Facebook has begun hosting content created by The New York Times, Buzzfeed, The Atlantic and six other international publishers, and has revealed many of the details about its new mobile-focused publishing platform, dubbed “Instant Articles.”
Despite early doubts about its neutrality, Facebook appears to have given publishers everything they’ve asked for — including control of any ad dollars generated by Facebook-hosted mobile content, and audience data on visitors to their pages. The platform could prove a major boost to publishers’ mobile user experience and ad revenues, given that many of them already get a significant chunk of their mobile traffic from Facebook referrals.
We first heard about Facebook’s plan to have publishers post articles directly to its platform in February. Chief product officer Chris Cox told Re/code’s annual media conference the primary goal of the project is to improve the “crummy” user experience that readers have when they try to open offsite content within Facebook’s mobile app. By hosting content directly, Facebook says it can reduce the lengthy time it takes to load that content — eight seconds on average — as well as add richer video and interactive features.
The plan initially drew a lot of skepticism. Many industry watchers found it hard to believe Facebook could remain a neutral platform for publishers while competing with them for ad dollars. Was it really all about user experience, or did Facebook have bigger plans to tap into publishers’ ad revenue and audience data?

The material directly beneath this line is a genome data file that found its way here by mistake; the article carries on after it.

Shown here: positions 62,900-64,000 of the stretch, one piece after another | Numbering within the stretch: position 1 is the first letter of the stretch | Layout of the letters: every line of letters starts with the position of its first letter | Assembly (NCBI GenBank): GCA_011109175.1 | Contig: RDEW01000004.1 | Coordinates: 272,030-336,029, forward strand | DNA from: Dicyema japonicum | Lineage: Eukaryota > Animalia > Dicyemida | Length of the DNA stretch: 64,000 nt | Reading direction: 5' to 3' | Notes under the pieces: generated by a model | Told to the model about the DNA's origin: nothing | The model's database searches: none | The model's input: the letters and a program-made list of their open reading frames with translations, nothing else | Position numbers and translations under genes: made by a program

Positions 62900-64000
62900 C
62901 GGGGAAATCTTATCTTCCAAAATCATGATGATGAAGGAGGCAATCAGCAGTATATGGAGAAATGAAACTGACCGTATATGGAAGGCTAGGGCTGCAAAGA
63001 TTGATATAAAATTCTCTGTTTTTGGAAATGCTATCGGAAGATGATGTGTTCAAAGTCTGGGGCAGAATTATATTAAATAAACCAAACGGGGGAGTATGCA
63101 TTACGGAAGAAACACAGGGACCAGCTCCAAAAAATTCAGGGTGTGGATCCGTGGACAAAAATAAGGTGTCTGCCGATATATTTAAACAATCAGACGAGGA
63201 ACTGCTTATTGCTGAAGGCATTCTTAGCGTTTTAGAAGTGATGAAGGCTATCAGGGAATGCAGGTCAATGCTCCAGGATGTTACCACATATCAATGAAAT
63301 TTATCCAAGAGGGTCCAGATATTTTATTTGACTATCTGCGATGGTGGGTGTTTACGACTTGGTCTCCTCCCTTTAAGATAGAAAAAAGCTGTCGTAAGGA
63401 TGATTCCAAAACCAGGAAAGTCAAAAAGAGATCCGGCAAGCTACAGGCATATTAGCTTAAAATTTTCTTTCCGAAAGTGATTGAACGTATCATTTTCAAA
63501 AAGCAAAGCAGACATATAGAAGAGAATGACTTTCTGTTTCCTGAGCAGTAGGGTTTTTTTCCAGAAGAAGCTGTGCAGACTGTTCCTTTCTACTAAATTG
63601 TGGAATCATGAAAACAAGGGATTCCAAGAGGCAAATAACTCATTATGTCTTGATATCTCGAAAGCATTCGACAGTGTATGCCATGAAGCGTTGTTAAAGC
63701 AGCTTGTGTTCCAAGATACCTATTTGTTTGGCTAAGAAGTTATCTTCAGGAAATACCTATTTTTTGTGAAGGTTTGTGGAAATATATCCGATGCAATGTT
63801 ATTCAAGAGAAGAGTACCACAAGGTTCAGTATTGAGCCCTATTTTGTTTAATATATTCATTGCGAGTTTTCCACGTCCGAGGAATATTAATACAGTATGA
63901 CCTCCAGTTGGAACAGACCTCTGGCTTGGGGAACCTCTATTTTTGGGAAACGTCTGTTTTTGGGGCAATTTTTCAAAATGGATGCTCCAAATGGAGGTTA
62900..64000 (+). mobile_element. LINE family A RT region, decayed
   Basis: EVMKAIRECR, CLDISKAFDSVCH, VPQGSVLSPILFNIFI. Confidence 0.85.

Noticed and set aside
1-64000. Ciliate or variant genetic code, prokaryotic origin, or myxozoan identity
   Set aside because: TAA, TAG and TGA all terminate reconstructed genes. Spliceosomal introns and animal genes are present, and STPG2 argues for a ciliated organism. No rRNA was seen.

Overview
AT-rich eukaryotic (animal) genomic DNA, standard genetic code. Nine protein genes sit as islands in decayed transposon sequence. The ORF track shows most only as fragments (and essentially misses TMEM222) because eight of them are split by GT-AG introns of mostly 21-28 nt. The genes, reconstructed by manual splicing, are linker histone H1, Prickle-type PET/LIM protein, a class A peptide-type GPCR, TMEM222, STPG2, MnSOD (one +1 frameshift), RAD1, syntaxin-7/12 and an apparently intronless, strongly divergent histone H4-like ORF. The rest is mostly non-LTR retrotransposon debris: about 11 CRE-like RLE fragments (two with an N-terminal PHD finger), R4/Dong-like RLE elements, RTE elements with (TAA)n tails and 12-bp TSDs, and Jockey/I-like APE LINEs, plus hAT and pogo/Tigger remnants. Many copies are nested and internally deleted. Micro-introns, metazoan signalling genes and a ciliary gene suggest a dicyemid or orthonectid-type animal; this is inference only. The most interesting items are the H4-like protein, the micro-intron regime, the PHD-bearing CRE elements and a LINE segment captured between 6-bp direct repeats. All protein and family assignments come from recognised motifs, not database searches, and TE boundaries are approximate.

But Facebook appears to have allayed those fears by giving publishers full control of how they measure and monetize their content. Facebook won’t take a cut of any ad revenue Instant Articles generates, unless publishers choose to sell those ads through the Facebook Audience Network, in which case they’ll pay the same rates as other publisher partners. The content won’t be exclusive to Facebook, either, but will be cross-posted to publishers’ sites, so non-social visitors can still access it normally, and users can share links to the publisher’s home site.
Publishers have been given access to measurement tools like ComScore and Google Analytics to track content performance and visitor behaviour on their pages. According to a post by Buzzfeed about the agreement, this includes tracking tools developed internally.
“Eventually, if you’re a BuzzFeed editor, you’ll be able to see how your post is performing on the BuzzFeed site and natively on Facebook, and be able to optimize your work with those insights,” wrote Buzzfeed’s Dao Nguyen and Ashley McCollum. “The data feedback loop that is so important to our company will be equally seamless for content on and off our own website.”
Buzzfeed’s first Instant Article, “13 Steps To Instantly Improve Your Day,” showed off many of the new visual features Instant Articles has incorporated, including embedded gifs, instant-play video, swipeable galleries and on-board likes and comments. (As Facebook promises, it loads exceptionally fast.)
Instant Articles will only be available on the Facebook mobile app (in iOS only at the moment), and won’t appear on the mobile or desktop site. Publishers have struggled to grow their mobile ad revenues, largely because of a lack of audience data to help target their ads. One of the ways Instant Articles could appeal is by making it easy to sell remnant inventory on the Facebook Audience Network, which uses Facebook’s heavily protected user data to place ads where they’re most useful. Though that comes with a hefty 30% revshare with Facebook, it could substantially increase their sell-through rates.
National Geographic, NBC News, The Guardian, BBC News, Spiegel and Bild have also been announced as partners.